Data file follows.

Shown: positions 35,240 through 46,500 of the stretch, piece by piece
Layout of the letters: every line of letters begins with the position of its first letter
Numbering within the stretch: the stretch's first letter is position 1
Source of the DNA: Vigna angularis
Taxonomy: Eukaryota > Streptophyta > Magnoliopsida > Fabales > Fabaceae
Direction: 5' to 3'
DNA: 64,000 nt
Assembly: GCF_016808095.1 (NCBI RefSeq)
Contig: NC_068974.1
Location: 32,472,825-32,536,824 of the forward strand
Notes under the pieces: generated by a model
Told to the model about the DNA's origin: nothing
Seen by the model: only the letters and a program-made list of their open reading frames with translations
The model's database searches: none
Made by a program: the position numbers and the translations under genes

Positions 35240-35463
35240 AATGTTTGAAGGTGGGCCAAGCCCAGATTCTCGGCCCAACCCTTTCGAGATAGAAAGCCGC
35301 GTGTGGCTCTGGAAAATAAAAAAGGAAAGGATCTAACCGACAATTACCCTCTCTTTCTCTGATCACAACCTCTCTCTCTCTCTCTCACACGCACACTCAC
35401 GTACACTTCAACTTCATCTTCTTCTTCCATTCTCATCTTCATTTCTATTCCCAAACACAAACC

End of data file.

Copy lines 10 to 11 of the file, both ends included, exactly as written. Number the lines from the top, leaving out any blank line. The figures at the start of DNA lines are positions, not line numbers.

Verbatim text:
Location: 32,472,825-32,536,824 of the forward strand
Notes under the pieces: generated by a model